‘Tony Hancock ended his life in such tragic circumstances that it seems to be forgotten he was once a young man filled with a young man’s hopes and dreams and aspirations and with his whole life before him,’ says Lyn Phillips who, writing as LM Evans, has published Tony Hancock: The Bournemouth Connection. ‘I wanted to try to capture something of that by focussing on his youth and to do that story it had to be about Bournemouth, where he grew up.’
His lasting fame rests on Hancock’s Half Hour and the mordant observations of life’s little absurdities that with his hangdog expression helped make him the highest paid comic of his generation. After transferring from radio, the show defined television situation comedy and the influence of ‘The Lad Himself’ is seen in generations of sitcom stars from Harold Steptoe, Reginald Perrin and Basil Fawlty to Victor Meldrew, Hyacinth Bucket and David Brent. Awkward and stroppy, somehow lovably supercilious, Anthony Aloysius St John Hancock – the character created by writers Ray Galton and Alan Simpson – was also deeply insecure, somewhat insolent and, loath to admit defeat, admirably resilient in the face of frequent failure.
In private, the real Hancock was equally wracked by self-doubt that was only exacerbated by falling popularity and alcohol dependence. In an attempt to revive his flagging career, he went to Australia to star in a new series, but completed only three episodes and on 24 June 1968 took his own life with a cocktail of vodka and pills. He was 44.
It was a sad and lonely death, a far cry from the summer of 1940 when the 16-year-old Tony made his stage debut at the Avon Road Labour Hall (now Avon Social Club) in Bournemouth. It was 18 July, a Thursday, and the young man in the checked jacket, brown and white shoes and top hat was introduced as ‘Anthony Hancock – the man who put the blue in blue pencil’, a reference to the tool wielded by censors. His set of slightly risqué gags was received well enough for him to ignore the advice of his mentor, George Fairweather, to change the material for his second gig, at the Sacred Heart Church Hall on Richmond Hill. As the audience of church officials and old ladies gradually walked out, in the interval Tony was told not to return. He never used ‘blue’ material in his act again.
With his older brother, Colin, and parents, Jack and Lily, Tony arrived in Bournemouth in April 1927, shortly before his third birthday. His father, a talented amateur comedian who suffered from bronchial trouble, had been advised to leave his native Birmingham and so moved the family south to take over the Mayo Hygienic Laundry in Winton. Little Tony didn’t settle well and contracted rickets before starting school at Summerbee Infants. Jack meanwhile had taken over as licensee of the Railway Hotel on Holdenhurst Road, where the Asda car park stands today. Once known as the Cock and Hen, the pub was popular with visiting entertainers and Jack set about perking up his own stage career, holding court in the bar and organising or performing shows in local clubs and halls. In 1930 Tony moved to Saugeen Preparatory School in Derby Road and joined the choir at St Swithun’s Church before his younger brother, Roger, was born the following year.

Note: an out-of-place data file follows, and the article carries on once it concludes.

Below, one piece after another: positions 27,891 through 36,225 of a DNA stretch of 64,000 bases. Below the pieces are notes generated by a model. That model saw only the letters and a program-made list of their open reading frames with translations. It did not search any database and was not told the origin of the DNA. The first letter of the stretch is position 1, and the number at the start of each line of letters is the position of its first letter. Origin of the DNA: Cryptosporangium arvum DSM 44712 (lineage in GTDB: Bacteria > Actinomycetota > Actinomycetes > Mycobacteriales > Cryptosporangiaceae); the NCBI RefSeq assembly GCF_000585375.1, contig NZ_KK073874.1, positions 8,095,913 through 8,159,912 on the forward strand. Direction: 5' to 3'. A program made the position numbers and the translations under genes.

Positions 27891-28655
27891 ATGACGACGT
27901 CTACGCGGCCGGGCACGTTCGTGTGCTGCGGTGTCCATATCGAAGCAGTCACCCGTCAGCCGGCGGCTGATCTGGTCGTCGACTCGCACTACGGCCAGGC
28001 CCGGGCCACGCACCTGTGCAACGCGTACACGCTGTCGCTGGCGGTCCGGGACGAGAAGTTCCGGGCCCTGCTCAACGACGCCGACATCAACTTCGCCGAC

Notwithstanding its favour with the showbiz set, Jack gave up the Railway Hotel and in August 1933 bought the run-down Swanmore Villa in Gervis Road to convert into a modern hotel. He chose the name Durlston Court after the prep school in Swanage where Colin was a boarder and opened to the public on 7 August 1935. Four days later, though, he died of lung cancer aged 47 and was buried in Wimborne Road Cemetery.
In January 1936 Tony followed Colin to Durlston Court School where he excelled at sport and was remembered as mischievous and good-natured. Lily married Robert Walker, the electrician who had worked on the conversion of the hotel, which had already established itself with visiting performers. During school holidays it was Tony’s job to write the menus – a task he enlivened by renaming the hotel’s stock soup of Brown Windsor variously ‘Potage Strasbourg’, ‘Potage Cherbourg’, ‘Potage Budleigh Salterton’ or ‘Potage Shepton Mallet’.